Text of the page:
You can also donate to their unrestricted fund, which they are forthright about:

We generally use unrestricted funding for operating expenses (which includes staff salaries, travel expenses, website maintenance, and other routine operational costs). However, we have an “excess assets” policy, which provides that once we surpass a certain level of unrestricted assets, we earmark the excess for granting rather than continue to hold it ourselves. You can read more about our excess assets policy here.
To avoid overly relying on a single source of support, we cap the amount of funding any individual or entity may provide to our operations at 20 percent.

Compare this policy to the entirely emotional appeals of Save the Children or the nonempirical but possibly worthy efforts of Oxfam et al or hell any charitable junk mail solicitation. I say EA is better. Givewell publishes a blog if anyone wants to tease out some of their objectionably utilitarian behavior or argument.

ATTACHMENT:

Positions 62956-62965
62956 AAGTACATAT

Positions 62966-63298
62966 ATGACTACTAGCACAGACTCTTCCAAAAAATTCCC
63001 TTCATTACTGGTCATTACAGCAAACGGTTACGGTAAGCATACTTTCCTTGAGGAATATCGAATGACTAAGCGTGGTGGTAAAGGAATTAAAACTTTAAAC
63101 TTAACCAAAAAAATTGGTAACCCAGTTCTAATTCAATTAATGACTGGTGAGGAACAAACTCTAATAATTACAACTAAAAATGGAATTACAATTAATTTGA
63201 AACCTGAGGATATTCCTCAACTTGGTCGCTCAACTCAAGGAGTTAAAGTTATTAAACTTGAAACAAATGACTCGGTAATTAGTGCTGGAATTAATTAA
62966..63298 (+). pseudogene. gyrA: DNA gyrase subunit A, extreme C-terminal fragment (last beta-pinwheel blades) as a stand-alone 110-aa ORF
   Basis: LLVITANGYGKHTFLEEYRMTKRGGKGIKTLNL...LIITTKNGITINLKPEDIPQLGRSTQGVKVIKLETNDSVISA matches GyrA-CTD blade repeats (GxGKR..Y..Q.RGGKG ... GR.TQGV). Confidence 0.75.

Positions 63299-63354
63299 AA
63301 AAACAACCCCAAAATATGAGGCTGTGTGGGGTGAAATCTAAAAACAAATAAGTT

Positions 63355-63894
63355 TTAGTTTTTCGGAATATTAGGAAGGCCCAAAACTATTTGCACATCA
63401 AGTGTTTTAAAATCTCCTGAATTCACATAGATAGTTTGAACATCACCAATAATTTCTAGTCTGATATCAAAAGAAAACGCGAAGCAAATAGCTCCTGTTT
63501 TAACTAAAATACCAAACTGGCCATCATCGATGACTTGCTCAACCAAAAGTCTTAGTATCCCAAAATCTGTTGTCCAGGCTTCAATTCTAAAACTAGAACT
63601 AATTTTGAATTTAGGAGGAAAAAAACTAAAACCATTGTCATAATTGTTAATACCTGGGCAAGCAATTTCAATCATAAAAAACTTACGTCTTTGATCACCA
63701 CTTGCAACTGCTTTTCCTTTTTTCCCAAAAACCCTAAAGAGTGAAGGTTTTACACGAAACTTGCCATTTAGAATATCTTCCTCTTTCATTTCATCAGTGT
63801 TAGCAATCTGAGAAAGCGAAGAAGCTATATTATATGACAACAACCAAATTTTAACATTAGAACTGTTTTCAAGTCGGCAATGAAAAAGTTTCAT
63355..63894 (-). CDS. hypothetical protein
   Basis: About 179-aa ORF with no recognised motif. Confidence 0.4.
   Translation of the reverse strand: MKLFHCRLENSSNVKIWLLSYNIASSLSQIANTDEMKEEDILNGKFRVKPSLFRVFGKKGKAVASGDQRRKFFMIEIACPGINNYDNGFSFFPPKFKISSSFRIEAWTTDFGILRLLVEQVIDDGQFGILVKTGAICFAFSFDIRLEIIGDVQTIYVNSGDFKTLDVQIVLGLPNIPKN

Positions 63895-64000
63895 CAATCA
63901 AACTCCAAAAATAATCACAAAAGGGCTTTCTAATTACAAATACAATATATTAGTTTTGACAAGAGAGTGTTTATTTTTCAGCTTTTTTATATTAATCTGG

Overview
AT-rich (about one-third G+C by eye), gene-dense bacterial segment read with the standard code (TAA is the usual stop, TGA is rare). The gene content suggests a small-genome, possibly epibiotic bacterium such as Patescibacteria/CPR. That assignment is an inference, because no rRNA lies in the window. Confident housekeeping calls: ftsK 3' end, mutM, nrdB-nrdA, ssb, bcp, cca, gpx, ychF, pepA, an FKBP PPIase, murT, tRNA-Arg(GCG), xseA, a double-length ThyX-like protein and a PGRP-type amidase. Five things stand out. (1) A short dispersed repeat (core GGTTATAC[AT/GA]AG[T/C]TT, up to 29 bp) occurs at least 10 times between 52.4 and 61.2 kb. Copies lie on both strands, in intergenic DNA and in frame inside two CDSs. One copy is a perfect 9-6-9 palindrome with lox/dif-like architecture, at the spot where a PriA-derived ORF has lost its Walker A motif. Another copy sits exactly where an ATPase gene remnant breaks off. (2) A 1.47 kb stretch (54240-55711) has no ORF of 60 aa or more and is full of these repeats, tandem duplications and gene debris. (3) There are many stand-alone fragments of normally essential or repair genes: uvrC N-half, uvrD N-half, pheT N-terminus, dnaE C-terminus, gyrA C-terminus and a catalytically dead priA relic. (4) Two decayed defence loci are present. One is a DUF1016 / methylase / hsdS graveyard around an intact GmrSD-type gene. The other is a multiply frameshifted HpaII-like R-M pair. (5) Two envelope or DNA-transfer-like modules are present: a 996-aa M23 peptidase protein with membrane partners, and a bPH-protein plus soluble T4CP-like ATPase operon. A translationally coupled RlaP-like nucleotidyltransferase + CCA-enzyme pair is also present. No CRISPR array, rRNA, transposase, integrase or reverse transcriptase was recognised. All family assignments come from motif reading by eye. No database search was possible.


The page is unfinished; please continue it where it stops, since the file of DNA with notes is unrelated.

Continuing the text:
There are other EA organizations of course: Givewell is just the one I’m relatively familar with (not that I visit their website often). Feel free to provide other links.

Where’s the debate? “Those wishing to do the greatest amount of good with their charitable dollars should use evidence to decide which organizations will do the greatest amount of good with their charitable dollars. That implies an EA approach.”

I think that while its aims are laudable, there are no realistic means by which to carry out the EA project, because it essentially depends on just that systemic inequality that would need to be eliminated to meaningfully alleviate suffering across the world. You can only really ‘earn to give’ if you’re capable of harvesting a significant surplus in value; but this means that the structures must be such as to allow such a disparity; but that’s just what creates most of the suffering around the world in the first place. It seeks to exploit wealth gradients to alleviate grievances largely created by the existence of such gradients in the first place.